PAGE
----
- To clear the airway of objects (such as a piece of food) that cannot be removed using a flexible bronchoscope.
Special procedures, such as widening (dilating) the airway or destroying a growth using a laser, are usually done with a rigid bronchoscope.
- Can be done under topical anaesthesia
- Less chances of trauma
- Easy introduction
- Can be introduced through nasal or oral passages
- Ability to visualize and sample more peripheral bronchial pathologies than with rigid bronchoscope
- View obtained is inferior to that seen through rigidoscope
- View can be easily obscured; which requires removal of the scope for cleansing and reinsertion.
- Very thick and tenacious secretions will defy removal via the narrow channel of the fibrescope
- Potential for foreign body removal is limited
- Control of rare profuse haemorrhage, caused by instrumentation, proves impossible. Vision is rapidly obscured and packing or insertion of balloon can’t be carried out. The often recommended practice of plugging the bleeding site with the bronchoscope is not possible. After removal; insertion of rigidoscope is of no use as the field is obscured by blood. Furthermore, without a tube in place; resuscitation, if necessary, will be far more difficult.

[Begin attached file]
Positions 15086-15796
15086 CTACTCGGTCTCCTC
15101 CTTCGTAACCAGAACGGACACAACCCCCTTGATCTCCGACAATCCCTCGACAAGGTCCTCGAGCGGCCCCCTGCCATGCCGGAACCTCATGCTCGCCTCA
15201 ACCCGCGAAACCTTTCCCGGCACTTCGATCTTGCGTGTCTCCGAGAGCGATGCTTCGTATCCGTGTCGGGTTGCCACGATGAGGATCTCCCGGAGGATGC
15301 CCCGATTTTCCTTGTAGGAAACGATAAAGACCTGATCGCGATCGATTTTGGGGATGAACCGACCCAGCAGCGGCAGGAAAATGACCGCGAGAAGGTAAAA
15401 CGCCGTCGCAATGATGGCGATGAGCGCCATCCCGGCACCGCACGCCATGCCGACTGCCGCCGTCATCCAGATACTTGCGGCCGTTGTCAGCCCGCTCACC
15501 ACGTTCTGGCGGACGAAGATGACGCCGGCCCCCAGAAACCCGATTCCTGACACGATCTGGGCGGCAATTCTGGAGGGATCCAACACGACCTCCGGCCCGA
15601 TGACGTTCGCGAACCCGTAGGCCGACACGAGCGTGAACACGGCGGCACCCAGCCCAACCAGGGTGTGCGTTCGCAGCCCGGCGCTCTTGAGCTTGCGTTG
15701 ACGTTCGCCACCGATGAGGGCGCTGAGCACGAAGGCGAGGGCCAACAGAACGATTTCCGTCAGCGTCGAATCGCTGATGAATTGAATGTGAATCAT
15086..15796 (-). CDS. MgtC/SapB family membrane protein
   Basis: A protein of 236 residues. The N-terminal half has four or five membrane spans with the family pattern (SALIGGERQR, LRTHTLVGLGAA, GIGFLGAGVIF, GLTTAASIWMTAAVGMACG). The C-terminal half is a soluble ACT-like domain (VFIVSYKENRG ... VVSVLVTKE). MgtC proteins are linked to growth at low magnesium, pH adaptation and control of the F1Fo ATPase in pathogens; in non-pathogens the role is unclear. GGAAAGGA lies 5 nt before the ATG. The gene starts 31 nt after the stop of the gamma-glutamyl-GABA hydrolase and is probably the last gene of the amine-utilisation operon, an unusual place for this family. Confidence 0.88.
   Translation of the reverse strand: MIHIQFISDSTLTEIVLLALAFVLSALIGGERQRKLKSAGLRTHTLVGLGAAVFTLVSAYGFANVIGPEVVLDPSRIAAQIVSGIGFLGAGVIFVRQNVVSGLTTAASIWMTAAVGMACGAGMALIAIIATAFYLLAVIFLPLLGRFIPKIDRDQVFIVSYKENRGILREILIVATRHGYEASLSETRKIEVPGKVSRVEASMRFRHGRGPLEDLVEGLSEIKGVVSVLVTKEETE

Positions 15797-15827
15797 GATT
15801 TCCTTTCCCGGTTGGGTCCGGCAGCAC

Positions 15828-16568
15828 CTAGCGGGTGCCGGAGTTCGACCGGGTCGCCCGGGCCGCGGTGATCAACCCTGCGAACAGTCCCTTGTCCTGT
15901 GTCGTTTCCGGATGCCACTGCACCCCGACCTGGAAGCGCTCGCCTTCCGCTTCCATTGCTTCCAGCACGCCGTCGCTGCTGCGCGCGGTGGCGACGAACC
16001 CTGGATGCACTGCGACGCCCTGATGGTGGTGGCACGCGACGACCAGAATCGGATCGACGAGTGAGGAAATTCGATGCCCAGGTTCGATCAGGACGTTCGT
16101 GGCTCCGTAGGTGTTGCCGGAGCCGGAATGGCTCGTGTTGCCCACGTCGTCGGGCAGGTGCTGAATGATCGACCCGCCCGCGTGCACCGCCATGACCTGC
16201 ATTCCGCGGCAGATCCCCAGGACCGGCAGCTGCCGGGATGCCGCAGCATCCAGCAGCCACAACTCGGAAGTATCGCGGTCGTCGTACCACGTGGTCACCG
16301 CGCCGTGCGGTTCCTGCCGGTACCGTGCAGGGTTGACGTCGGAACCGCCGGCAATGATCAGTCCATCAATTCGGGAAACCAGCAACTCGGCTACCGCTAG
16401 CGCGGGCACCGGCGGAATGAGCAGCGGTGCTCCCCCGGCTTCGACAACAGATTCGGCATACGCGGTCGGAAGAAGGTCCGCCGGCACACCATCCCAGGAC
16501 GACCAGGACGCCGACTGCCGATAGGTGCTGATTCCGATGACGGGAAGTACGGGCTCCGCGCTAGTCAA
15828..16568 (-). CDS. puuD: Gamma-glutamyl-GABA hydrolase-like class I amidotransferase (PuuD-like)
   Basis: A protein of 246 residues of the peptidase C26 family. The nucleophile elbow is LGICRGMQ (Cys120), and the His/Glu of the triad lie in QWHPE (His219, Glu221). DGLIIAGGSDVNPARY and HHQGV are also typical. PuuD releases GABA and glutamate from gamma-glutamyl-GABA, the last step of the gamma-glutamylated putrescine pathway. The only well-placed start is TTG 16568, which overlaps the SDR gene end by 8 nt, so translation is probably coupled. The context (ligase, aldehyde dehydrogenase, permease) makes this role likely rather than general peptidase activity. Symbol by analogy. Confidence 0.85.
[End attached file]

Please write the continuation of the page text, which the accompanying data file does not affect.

- In bronchitic patients or patients with tight tracheal stricture, blood gases can be deranged by passing the fibrescope; while use of rigidoscope with oxygen ventury ventilation is safer.
How the Test is Performed ?
A bronchoscope is a device used to see the inside of the lungs. It can be flexible or rigid. Usually, a flexible bronchoscope is used. The flexible bronchoscope is a tube less than 1/2 inch wide and about 2 feet long.
The scope is passed through your mouth or nose, through your windpipe (trachea), and then into your lungs. Going through the nose is a good way to look at the upper airways. The mouth method allows the doctor to use a larger bronchoscope. A rigid bronchoscope requires general anesthesia. You will be asleep.
If a flexible bronchoscope is used, you will be awake. The doctor will spray a numbing drug (anesthetic) in your mouth and throat. This will cause coughing at first, which will stop as the anesthetic begins to work. When the area feels thick, it is numb enough. You may get medications through a vein (intravenously) to help you relax.
If the bronchoscopy is done through the nose, numbing jelly will be placed into one nostril.
Once you are numb, the tube will be inserted into the lungs. The doctor may send saline solution through the tube. This washes the lungs and allows the doctor to collect samples of lung cells, fluids, and other materials inside the air sacs. This part of the procedure is called a lavage.
Sometimes, tiny brushes, needles, or forceps may be passed through the bronchoscope and used to take tissue samples (biopsies) from your lungs. The pieces of lung material that are removed are small. The doctor can also place a stent in the airway or view the lungs with ultrasound during a bronchoscopy.
Nausea or chocking sensation may be felt while lowering the bronchoscope down the throat. Taking a biopsy sample of the lung tissue can cause bleeding in the lung or the formation of an air leak. Vomiting during the procedure may cause aspiration pneumonia. While removing the bronchoscope you may get a cough attack and have a sore throat for a day or two after bronchoscopy